Matt Taibbi at Rolling Stone asks, like Forbes, should clients fire Goldman:

Banking, and finance, is a business that has to be first and foremost about trust. The reason you’re paying your broker/money manager such exorbitant sums is because that’s the value of integrity and honesty: You’re paying for the comfort of knowing he has your best interests at heart.

But what we’ve found out in the last years is that these Too-Big-To-Fail megabanks like Goldman no longer see the margin in being truly trustworthy. The game now is about getting paid as much as possible and as quickly as possible, and if your client doesn’t like the way you managed his money, well, fuck him – let him try to find someone else on the market to deal him straight.

These guys have lost the fear of going out of business, because they can’t go out of business. After all, our government won’t let them. Beyond the bailouts, they’re all subsisting daily on massive loads of free cash from the Fed. No one can touch them, and sadly, most of the biggest institutional clients see getting clipped for a few points by Goldman or Chase as the cost of doing business.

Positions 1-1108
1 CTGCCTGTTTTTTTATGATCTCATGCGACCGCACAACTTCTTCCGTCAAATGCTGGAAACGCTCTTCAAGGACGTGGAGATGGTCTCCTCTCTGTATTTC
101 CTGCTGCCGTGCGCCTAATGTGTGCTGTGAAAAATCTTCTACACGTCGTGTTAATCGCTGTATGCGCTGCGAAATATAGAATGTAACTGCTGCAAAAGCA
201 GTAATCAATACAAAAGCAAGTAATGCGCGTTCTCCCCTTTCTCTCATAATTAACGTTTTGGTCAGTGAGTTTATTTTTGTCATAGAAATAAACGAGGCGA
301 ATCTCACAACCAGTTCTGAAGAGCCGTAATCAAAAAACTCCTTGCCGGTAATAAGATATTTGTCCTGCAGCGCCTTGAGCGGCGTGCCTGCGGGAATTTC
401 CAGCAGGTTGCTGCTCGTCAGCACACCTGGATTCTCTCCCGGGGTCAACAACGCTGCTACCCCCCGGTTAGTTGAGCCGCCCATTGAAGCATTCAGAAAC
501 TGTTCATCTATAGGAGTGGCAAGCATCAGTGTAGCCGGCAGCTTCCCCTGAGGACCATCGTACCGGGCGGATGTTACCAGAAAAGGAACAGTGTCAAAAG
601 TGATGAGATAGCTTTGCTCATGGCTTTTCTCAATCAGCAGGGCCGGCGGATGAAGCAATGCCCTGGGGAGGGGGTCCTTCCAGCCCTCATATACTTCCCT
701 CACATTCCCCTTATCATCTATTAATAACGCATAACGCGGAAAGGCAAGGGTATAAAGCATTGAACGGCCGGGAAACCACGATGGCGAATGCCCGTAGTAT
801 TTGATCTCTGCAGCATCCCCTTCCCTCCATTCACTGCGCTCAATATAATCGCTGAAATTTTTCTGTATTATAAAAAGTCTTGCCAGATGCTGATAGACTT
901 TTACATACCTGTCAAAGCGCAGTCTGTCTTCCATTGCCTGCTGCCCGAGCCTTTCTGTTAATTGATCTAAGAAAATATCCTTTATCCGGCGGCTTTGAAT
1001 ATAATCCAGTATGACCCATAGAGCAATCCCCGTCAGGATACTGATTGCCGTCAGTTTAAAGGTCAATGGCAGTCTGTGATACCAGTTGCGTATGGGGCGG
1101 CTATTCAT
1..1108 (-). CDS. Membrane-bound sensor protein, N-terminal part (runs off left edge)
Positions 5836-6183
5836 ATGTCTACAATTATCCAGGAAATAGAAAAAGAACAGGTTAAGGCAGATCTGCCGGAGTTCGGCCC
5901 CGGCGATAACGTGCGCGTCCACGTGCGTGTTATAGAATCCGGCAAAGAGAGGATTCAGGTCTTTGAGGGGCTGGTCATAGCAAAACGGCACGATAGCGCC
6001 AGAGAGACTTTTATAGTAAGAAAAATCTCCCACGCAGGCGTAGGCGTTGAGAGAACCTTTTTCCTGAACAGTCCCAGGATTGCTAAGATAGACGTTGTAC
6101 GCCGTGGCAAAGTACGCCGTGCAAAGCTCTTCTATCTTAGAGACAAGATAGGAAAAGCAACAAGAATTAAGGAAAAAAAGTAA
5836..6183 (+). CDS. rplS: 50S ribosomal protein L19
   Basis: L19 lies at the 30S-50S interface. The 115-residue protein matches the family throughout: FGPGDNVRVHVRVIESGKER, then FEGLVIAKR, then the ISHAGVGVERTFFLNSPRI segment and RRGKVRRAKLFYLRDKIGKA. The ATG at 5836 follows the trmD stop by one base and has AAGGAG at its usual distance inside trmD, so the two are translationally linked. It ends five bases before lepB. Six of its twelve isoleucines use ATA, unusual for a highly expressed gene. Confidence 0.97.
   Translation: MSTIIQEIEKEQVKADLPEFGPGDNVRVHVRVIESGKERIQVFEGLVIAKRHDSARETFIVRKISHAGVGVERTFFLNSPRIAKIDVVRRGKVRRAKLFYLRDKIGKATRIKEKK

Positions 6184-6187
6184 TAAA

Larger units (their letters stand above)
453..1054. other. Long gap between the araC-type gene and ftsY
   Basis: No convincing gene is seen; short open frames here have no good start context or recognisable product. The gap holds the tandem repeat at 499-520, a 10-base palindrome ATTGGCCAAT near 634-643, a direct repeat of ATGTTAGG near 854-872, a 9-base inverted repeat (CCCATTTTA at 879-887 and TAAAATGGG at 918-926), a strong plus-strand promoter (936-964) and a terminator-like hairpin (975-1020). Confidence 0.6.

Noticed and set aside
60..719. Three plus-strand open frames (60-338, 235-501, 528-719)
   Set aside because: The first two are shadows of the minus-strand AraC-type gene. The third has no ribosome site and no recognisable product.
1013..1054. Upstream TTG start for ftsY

Speaking at the Atlantic Economy Summet in Washington, DC, former Federal Reserve Chairman, Paul Volker, said that Smith’s letter proves the need for the his rule

“[Trading] is a business that leads to a lot of conflicts of interest. You’re promised compensation when you’re doing well, and that’s very attractive to young people. All these firms can attract the best of American graduates, whether they’re philosophy majors or financial engineers, it didn’t make any difference,” Volcker said.

“A lot of that talent was siphoned off onto Wall Street. But now we have the question of how much of that activity is really constructive, in terms of improving productivity in the GDP,” Volcker said. “These were brilliant years for Wall Street by one perspective, but were they brilliant years for the economy? There’s no evidence of that. The rate of economic growth did not pick up, the rate of productivity did not pick up, the average household had no increase in their income over this period, or virtually no increase.”